Designing and Conducting Training Program

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DESIGNING AND CONDUCTING TRAINING PROGRAM
Guest and Kenney present the criteria influencing the design of training programme and list these influences as resources available, skills of trainer(s), types of trainees, principles of learning, learning objective and methods and media for learning. The design and implementation of training is done by the trainer, but it will also involve others such as direct trainers, training institutions, departments and most importantly trainees. The design of training is a vital part of the Systematic Approach to Training. * Trainer will need to develop own approach to do the following : * Training is suitable to meet identified training needs

* Collaborate with a variety of client organization to meet their requirements. * Use available resources effectively and efficiently.
* Plan action for yourself and others.
* Ensure a satisfactory outcome from the training.
BUILDING TRAINING DESIGN:
Planning Training Session Involves:
* Establishing learning Objectives.
* Identifying the components to be covered in session.
* Assemble specific methods and activities in designing.

Learning objectives are statements of what we want learner to know, feel, or be able to do at the end of training. For example, the learning objectives for a training session on the principles of adult learning might be.

Learners will understand the basic principles of adult learning and be able to apply them by developing training strategies appropriate to different learners in a structured exercise.

Learners will be able to describe their own individual learning styles and the general styles of other learners; they will be able to vary their training methods so that they appeal to a variety of learners, not just with similar styles.

Learning Components are statements of what will be covered in the training session. For the same session, components might be:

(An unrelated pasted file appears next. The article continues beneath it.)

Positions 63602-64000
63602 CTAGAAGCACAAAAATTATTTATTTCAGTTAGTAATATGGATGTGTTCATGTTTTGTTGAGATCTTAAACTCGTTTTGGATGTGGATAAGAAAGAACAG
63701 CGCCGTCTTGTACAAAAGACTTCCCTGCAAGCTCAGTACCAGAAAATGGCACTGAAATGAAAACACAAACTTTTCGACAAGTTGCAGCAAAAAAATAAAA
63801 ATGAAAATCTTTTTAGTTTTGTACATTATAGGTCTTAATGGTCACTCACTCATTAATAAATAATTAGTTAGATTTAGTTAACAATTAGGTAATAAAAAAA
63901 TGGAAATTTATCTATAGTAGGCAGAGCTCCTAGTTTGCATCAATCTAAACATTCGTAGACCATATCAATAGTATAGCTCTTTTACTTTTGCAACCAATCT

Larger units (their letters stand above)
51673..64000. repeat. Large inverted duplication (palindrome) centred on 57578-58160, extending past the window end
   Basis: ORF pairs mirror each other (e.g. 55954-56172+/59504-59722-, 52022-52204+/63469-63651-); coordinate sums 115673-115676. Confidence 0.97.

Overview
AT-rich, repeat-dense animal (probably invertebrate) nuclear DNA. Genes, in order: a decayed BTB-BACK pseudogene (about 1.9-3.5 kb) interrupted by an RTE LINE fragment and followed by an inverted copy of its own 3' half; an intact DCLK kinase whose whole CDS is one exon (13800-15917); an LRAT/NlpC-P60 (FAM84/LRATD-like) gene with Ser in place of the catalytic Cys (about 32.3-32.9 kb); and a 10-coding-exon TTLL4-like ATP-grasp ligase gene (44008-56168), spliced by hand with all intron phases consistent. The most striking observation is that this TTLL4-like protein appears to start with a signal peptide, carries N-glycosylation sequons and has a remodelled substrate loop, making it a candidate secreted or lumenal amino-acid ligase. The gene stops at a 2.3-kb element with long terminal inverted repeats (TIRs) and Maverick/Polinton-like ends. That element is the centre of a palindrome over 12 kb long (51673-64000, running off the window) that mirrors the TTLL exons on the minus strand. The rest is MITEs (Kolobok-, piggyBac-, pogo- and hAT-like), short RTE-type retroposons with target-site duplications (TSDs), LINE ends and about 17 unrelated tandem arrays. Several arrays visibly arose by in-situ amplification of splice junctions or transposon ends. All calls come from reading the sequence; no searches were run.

Basic principles of Adult Learning:
* Relationship of principles to learner’s experience.
* Discovery of Individual Styles.
* Select training strategies to match learning styles
* Experience in working with peers.

A training design arranges specific methods and activities in order to accomplish the learning objectives. The training design for our example might look like this: * Census: Learners are asked to remember times in their adult lives when they started to learn some new skill, and then abandoned it. They are asked to think about the factors that led to ceased learning, writing the factors individually on sheets of paper. The trainer takes a census of the factors and records them on newsprint. Trainer then asks learners to comment on the data about adult learner. * Flip Charts: Presentation of basic adult learner characteristics, differences between adults and children as learners and between teachers and trainers. Dunn and Dunn model of factors influencing adult learning. * Flip Chart: Adult learning stage is explained.

* Instrument: Participants are given McBer Learning Styles inventory. * Flip Charts: Models of LSI are explained.
* Discussion: Participants discuss personal LSI with partners; trainer encourages community discussion after Partner discussions.

* Exercise: Participants are divided into small groups. Using LSI grid, this each draws on a flip chart, the group lists training strategies that would be appropriate with each of the learning styles represented .Trainer uses Gallery Technique to enable each group to present its ideas briefly to the community. * Review: Trainer briefly reviews major points that have come up in the session. TRAINING DESIGN PROCESS

Step by Step process for developing a Training Program:
STEP 1: AWARENESS OF NEED:
The trainer is made aware of the potential need for some form of training in variety of ways.
STEP 2: CONSULT WITH CLIENT:...
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